I can agree to a certain extent, regarding time spent on resistance gear etc and that bosses are more tuned towards coordination and tactics. To a certain extent, because it was never a definite setup back when class differentiation was more prominent. You had to tweak tactics around the comp of the grp. Remember horde and alli didn't share all classes back then, so there was already two different tacs just out of that.

But I guess my real gripe is the sense of not achieving anything anymore, nothing epic or special anyways.. Achievement here -achievement there, purples all over, spec differences are cosmetic at best, class differences aswell..

I like the competitiveness of games, not the fluffy puffy have a hug, everyone is the same crap sry. I can't think of a single game who's goal it is for everyone to end up as winners.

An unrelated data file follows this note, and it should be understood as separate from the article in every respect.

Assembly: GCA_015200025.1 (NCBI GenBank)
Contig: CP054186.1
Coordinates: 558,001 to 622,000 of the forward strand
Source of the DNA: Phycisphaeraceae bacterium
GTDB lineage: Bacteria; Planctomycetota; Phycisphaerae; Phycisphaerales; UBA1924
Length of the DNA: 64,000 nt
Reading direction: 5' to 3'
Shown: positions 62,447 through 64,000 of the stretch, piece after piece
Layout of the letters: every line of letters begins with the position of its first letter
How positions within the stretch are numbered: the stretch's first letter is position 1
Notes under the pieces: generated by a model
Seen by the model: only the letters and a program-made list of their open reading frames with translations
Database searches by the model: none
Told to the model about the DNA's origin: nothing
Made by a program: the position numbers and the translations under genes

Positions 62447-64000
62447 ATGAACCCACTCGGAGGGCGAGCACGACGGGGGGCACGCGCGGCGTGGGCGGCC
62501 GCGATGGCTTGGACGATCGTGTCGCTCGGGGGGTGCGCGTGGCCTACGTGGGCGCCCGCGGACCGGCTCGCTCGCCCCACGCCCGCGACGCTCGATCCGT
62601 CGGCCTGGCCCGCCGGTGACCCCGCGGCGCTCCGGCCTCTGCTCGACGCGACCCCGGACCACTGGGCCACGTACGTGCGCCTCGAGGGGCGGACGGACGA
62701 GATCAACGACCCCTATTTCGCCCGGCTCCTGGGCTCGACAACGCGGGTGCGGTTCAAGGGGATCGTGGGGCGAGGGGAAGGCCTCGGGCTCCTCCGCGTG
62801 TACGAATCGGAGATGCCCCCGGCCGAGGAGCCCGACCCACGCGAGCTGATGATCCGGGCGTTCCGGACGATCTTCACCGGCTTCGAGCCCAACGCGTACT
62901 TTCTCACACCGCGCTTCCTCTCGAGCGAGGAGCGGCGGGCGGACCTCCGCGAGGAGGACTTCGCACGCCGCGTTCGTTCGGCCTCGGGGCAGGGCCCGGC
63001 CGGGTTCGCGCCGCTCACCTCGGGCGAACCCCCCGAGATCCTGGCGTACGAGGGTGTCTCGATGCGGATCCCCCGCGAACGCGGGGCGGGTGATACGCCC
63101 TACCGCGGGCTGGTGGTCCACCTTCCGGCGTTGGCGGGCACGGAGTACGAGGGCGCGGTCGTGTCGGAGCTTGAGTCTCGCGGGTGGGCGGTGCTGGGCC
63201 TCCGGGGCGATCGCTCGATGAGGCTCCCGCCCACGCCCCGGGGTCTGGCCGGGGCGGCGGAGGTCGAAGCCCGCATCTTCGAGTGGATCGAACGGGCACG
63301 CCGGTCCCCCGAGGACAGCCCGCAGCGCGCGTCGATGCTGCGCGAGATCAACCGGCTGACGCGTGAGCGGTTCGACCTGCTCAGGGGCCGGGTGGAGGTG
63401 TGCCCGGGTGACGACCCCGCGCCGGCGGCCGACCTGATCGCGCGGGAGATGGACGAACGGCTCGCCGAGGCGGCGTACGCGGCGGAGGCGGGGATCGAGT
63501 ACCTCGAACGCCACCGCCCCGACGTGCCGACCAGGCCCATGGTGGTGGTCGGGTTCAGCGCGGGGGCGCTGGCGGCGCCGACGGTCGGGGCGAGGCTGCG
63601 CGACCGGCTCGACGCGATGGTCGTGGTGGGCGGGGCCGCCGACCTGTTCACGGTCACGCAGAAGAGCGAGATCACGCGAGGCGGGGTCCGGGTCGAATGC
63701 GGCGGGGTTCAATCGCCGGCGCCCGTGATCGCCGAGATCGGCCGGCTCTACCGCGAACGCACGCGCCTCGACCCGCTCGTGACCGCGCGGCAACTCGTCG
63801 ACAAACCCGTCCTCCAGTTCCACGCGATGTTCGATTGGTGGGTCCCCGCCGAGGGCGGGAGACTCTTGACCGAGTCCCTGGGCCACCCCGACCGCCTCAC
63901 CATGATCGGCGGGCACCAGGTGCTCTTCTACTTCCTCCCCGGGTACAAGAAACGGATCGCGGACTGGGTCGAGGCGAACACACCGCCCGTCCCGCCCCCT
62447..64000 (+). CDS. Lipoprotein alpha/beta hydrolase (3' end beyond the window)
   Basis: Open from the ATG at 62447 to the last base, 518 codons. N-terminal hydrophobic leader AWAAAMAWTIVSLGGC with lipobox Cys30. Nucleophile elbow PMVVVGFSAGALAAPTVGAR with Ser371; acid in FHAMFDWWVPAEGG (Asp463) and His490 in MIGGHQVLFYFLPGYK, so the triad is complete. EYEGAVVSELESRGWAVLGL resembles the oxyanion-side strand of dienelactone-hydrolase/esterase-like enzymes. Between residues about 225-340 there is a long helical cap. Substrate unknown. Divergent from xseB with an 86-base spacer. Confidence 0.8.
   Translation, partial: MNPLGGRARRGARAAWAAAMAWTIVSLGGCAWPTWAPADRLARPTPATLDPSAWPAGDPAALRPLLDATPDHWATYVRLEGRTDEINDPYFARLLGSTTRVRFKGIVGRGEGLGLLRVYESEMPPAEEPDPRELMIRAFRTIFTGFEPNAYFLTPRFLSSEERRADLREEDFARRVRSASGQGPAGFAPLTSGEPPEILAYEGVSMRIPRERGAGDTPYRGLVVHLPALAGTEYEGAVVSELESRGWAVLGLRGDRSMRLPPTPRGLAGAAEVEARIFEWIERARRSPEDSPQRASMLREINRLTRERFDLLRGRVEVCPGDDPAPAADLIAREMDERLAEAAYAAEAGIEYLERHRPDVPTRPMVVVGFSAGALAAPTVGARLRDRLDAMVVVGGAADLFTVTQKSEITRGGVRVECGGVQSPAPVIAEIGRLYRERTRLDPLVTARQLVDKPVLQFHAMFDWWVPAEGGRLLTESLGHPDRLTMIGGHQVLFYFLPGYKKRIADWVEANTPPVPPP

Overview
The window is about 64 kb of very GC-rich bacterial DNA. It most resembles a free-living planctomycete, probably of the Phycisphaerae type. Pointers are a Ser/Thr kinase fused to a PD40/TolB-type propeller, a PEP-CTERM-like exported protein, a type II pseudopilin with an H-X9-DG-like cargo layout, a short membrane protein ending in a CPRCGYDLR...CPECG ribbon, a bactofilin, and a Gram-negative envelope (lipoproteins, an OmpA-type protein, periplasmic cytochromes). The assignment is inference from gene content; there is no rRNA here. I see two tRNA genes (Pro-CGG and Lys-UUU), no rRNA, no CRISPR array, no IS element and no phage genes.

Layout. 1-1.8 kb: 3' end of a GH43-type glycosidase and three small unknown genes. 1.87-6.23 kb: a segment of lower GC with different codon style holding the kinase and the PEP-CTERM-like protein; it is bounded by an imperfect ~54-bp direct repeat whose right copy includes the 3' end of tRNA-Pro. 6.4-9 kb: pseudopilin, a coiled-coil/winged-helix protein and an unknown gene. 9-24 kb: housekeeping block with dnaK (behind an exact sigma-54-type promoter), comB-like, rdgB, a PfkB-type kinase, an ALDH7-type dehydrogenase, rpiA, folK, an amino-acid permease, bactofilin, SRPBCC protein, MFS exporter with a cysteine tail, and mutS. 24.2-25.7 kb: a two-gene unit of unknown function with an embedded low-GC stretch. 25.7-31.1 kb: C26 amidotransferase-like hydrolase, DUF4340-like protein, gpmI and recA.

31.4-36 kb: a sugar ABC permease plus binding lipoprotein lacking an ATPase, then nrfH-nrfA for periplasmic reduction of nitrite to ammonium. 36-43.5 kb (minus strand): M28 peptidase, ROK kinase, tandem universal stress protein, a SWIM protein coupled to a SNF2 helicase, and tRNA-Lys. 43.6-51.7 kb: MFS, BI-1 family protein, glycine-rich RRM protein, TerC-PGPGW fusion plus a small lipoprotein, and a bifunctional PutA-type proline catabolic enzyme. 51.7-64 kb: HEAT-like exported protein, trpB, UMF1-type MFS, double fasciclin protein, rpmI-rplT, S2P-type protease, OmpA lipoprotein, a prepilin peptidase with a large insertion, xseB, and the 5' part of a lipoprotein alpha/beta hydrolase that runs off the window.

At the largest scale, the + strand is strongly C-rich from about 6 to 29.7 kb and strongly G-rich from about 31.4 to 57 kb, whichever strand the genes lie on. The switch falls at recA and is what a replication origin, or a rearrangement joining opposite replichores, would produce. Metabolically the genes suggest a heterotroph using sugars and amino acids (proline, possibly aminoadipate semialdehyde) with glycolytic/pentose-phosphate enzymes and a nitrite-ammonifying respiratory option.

And in my mind there's only one winner atm and that's Blizzard on the way to the bank..
05/02/2013 12:25Posted by Snoopworg
With prestigious I mean the players that go all in and really gives their heart and soul to clear the most difficult encounters, setting a benchmark for the rest of us to strive for. While these players are a small % to the community as a whole, they are the forerunners and give others an incentive to push a little harder to get further. This is now slowly getting trivialized with pokemon, cute pandas, transmogs, LFR, daily rep gear better than raid gear etc etc.


This is where most arguments just lose it (for me, of course). You might, of course, strive to achieve what others have done, but projecting that same impression onto a majority doesn't really work. The fact is, most of the players probably can't even name the best raiding guild in the world, because they just don't care. So they might give an incentive to push to some folks, absolutely (those in the raiding competition, most likley).